Bagworms are a type of moth larvae that build and live in a cone-shaped, bag-like nest. In small numbers, they are easily controlled and do little damage, but large infestations can destroy entire trees by devouring all the leaves. Unfortunately, most cases of bagworm are not discovered until the infestation is severe. This makes removal more difficult and time consuming. In areas where bagworms are common, it helps to check plants regularly for signs of their presence, which include brown bags that appear similar to small pine cones.
Remove bag cocoons from small trees during late fall, winter and early spring. The bags can be removed by plucking them by hand from the tree. During these months, the cocoons contain eggs that will hatch caterpillars. If the eggs can be destroyed, the life cycle is disrupted, and the trees will not be damaged in the spring.
Destroy the cocoons by sealing them in a plastic bag or burning them.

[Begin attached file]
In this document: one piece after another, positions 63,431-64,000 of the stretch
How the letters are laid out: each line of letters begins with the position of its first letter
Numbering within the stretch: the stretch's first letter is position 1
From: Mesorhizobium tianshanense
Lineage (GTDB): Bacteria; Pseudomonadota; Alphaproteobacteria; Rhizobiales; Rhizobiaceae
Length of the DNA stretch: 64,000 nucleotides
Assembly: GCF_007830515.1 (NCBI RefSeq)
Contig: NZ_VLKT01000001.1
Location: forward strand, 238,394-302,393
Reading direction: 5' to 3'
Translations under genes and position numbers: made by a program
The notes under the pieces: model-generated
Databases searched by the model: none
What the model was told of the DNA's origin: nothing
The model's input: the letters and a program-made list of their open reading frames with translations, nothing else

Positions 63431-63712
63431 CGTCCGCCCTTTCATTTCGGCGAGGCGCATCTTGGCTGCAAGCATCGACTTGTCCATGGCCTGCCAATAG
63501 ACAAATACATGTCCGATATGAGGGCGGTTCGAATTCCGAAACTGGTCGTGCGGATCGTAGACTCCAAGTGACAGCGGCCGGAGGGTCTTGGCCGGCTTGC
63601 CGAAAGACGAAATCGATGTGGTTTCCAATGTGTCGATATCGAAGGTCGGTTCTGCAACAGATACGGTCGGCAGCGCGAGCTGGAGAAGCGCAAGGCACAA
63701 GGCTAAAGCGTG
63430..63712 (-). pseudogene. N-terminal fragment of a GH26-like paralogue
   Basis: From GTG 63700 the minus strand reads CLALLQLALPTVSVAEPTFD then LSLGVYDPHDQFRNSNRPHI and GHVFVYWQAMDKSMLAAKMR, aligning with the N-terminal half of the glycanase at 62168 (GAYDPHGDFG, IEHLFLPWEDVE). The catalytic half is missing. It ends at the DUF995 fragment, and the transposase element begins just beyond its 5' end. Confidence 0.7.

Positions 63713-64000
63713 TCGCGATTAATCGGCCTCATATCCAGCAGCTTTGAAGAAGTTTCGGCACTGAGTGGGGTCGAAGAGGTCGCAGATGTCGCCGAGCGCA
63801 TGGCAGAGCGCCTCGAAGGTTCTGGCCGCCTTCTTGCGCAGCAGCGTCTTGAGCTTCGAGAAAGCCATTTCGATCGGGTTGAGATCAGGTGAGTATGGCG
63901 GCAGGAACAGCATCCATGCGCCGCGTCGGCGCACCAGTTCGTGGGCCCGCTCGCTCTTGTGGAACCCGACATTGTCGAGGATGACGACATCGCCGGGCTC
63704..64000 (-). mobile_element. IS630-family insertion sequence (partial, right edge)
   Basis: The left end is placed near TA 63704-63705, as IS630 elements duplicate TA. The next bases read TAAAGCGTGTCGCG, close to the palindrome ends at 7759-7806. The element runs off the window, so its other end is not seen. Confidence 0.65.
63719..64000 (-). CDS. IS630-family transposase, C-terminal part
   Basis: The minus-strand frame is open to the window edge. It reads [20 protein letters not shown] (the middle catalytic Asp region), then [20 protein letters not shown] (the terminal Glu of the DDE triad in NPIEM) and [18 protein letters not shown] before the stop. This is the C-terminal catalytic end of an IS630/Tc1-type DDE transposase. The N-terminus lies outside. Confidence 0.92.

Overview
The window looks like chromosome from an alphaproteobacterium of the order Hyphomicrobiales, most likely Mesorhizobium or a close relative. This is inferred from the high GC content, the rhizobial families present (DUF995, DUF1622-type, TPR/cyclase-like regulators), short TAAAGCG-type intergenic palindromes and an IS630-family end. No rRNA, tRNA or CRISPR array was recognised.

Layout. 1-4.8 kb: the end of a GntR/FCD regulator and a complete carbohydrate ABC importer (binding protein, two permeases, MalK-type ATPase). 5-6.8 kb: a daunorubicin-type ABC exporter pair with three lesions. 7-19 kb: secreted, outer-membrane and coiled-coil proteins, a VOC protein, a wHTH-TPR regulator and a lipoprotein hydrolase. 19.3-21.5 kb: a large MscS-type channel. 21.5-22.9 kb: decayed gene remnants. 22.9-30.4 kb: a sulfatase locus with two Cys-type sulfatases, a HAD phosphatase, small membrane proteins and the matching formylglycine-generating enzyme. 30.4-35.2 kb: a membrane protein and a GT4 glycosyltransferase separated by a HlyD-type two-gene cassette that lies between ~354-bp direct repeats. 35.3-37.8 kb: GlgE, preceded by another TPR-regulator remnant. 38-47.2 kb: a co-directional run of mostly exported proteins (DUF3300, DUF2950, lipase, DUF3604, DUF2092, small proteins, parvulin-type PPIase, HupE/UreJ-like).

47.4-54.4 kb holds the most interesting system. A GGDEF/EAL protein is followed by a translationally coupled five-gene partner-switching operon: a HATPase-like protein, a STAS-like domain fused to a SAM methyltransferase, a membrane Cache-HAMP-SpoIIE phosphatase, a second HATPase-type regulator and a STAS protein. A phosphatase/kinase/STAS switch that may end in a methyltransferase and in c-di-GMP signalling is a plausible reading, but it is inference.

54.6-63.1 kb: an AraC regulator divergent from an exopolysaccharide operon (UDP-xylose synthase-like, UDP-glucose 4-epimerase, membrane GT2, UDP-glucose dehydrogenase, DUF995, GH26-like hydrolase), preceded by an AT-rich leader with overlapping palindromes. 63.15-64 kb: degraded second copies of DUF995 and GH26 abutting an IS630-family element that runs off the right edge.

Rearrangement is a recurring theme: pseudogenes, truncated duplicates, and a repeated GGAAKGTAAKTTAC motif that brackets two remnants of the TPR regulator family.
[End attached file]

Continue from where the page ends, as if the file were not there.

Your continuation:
Spray infected trees with an appropriate insecticide in late spring or early summer. Insecticides are most effective against bagworms when applied while the caterpillars are young or newly hatched. Insecticides known to be effective against bagworm caterpillars are acephate, spinosad, bifenthrin and permethrin.
Treat late summer infestations with repeated applications of insecticide. Adult caterpillars have strong resistance to pesticide, so regular treatments are necessary to keep them under control. Spraying insecticide on plants infested with mature bagworms is unlikely to cure the problem, but may reduce it enough to allow full control the following winter and spring months.
Attract natural bagworm predators to help control the population. While predators alone will not eliminate bagworms, they can help keep the numbers down to manageable levels. The most common predators are sparrows and finches. Attract these birds with feeders and fruit- and seed-bearing plants, and by providing sheltering plants such as shrubs and hedges.